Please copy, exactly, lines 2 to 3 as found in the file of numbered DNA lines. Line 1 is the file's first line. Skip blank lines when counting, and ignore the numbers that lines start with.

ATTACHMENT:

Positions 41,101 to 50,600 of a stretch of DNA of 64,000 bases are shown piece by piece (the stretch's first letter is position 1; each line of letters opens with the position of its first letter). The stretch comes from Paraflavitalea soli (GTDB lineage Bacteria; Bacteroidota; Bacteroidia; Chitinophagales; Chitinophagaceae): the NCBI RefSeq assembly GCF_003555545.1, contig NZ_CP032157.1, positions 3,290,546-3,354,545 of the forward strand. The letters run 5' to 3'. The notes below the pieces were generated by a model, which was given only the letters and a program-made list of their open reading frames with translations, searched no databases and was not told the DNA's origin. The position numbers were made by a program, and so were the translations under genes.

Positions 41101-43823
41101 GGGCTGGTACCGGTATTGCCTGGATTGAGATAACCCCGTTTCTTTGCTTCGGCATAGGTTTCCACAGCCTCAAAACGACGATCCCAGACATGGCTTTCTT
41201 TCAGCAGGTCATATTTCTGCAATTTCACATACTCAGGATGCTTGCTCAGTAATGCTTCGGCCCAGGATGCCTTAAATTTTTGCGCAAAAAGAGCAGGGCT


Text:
Positions 41101-43823
41101 GGGCTGGTACCGGTATTGCCTGGATTGAGATAACCCCGTTTCTTTGCTTCGGCATAGGTTTCCACAGCCTCAAAACGACGATCCCAGACATGGCTTTCTT